Citizens’ rights

Rules that mean that UK nationals in the EU, and EU citizens in the UK retain their rights. They cover those who have availed of their right to reside until the end of the transition period. They apply to those concerned with family members and children, including those not yet born.

Separation provisions

These clarify what applies at the end of the transition period for a number of ongoing procedures, granted rights, etc. 

For example:

  • goods placed on the market
  • customs procedures
  • intellectual property rights and protected geographical designations of origin
  • ongoing police and judicial cooperation in criminal matters
    use of data and information
  • public procurement
  • state aid

Transition period

This means that the UK, in practical terms, remains in the EU until the end of 2020. It will apply EU laws and regulations, follow the Court of Justice of the European Union, but not participate in decision-making. The Joint Committee (see below) may adopt a single decision extending the transition period for up to 1 or 2 years, but not beyond 2022.

Financial provisions

The UK will pay as a member for the entire duration of the current long-term budget, until the end of 2020. After 2020, it will contribute what is outstanding under the long-term budget or previous commitments.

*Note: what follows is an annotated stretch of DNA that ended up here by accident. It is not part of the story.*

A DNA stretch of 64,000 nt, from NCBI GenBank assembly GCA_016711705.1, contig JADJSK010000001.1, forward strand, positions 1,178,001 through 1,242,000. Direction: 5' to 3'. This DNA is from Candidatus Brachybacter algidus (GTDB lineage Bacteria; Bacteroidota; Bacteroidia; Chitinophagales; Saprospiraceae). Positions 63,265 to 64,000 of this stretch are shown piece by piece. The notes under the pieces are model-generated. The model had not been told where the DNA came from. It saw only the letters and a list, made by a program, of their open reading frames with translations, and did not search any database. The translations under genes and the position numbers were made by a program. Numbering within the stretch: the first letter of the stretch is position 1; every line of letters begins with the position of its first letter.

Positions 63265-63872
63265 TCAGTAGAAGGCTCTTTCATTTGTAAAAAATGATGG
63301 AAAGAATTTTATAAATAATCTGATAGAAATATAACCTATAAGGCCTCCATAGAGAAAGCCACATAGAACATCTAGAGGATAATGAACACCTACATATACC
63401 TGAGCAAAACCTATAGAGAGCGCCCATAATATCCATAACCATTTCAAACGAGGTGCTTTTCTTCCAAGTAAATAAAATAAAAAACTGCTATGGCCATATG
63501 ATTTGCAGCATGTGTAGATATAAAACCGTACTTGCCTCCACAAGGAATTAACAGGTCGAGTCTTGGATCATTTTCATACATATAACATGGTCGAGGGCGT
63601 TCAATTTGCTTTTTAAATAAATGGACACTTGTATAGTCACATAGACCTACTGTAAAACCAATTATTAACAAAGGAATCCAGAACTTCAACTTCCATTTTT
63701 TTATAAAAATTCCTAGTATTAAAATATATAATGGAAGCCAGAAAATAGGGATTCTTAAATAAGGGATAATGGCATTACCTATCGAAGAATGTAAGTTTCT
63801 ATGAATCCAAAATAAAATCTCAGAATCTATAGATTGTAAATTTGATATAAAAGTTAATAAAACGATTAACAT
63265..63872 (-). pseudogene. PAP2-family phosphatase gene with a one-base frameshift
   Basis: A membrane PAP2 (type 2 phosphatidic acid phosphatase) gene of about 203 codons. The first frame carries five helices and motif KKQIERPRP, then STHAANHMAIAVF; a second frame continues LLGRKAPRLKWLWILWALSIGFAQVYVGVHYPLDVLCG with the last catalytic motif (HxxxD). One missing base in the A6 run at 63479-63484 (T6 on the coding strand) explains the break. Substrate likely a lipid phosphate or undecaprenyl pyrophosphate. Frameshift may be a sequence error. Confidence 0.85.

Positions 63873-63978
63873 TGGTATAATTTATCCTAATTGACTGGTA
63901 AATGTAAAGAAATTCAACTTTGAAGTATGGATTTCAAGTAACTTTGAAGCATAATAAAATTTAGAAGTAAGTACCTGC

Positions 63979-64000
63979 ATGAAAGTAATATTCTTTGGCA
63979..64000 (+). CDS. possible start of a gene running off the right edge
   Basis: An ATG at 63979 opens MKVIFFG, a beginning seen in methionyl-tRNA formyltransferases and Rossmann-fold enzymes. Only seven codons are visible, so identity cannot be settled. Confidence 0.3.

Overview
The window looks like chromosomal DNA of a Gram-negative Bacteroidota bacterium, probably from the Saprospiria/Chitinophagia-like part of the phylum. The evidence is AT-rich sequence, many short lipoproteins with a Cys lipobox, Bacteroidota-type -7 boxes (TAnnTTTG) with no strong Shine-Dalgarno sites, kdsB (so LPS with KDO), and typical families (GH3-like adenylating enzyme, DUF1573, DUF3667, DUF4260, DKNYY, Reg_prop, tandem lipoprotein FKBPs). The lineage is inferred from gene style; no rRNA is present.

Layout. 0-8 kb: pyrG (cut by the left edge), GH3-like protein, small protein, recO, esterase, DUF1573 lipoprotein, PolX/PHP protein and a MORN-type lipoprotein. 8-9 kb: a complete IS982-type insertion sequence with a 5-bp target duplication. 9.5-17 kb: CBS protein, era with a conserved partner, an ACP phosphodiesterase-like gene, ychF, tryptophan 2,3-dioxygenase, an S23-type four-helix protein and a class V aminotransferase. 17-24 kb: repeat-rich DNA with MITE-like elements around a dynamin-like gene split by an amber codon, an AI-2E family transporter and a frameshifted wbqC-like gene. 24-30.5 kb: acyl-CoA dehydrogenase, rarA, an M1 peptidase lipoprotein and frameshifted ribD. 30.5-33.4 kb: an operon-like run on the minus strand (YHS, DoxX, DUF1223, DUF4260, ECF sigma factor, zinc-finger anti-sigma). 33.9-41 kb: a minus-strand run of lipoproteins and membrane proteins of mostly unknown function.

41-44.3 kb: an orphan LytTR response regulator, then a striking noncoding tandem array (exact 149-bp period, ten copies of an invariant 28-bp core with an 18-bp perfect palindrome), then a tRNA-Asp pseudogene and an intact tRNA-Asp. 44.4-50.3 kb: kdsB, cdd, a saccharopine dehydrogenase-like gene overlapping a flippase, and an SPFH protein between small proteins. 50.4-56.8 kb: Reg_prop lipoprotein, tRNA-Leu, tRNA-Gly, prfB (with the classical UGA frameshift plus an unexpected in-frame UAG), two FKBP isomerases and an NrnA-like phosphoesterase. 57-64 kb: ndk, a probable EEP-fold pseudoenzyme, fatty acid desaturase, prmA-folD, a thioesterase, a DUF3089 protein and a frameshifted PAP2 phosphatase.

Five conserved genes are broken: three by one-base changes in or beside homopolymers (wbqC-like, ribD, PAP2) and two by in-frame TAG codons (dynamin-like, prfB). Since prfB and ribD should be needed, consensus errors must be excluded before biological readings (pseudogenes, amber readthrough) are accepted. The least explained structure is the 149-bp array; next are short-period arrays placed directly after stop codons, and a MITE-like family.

Implementation and dispute settlement

A Joint Committee of representatives of the EU and the UK will be responsible for the implementation and interpretation of the Withdrawal Agreement. If the Joint Committee cannot agree on an issue, the EU or the UK may request the establishment of an arbitration panel, whose decision will be binding on the parties. If matters of EU law are raised, the panel must obtain an opinion from the Court of Justice of the European Union.

Protocol on Ireland/Northern Ireland
(revised compared with the November 2018 version)

This establishes the necessary arrangements for handling the unique circumstances on the island of Ireland and aims to avoid the creation of a hard border. Northern Ireland will remain in the EU single market for goods, but leave the EU customs union. In essence, the new solution means that Northern Ireland will apply all parts of the EU acquis required to eliminate the need for checks at the border between Ireland and Northern Ireland, including with regard to customs and value added tax. However, legally, Northern Ireland will remain part of the UK’s customs territory, which means that customs will not be levied on exports of goods from Great Britain that can be proven will not leave Northern Ireland. For certain defined goods, no checks will be made – the detailed regulation of this will be left to the Joint Committee to determine. The Northern Ireland Assembly at Stormont is given the opportunity to give its approval to Northern Ireland remaining in the arrangement, for the first time four years after the end of the transition period and every four years thereafter. If the Northern Ireland Assembly does not give its approval to remain, a two-year period begins, during which the Joint Committee is to propose how to deal with the situation.

In addition, the Withdrawal Agreement contains a protocol on the sovereign base areas in Cyprus and a protocol on Gibraltar.

The Withdrawal Agreement on the EUR-lex website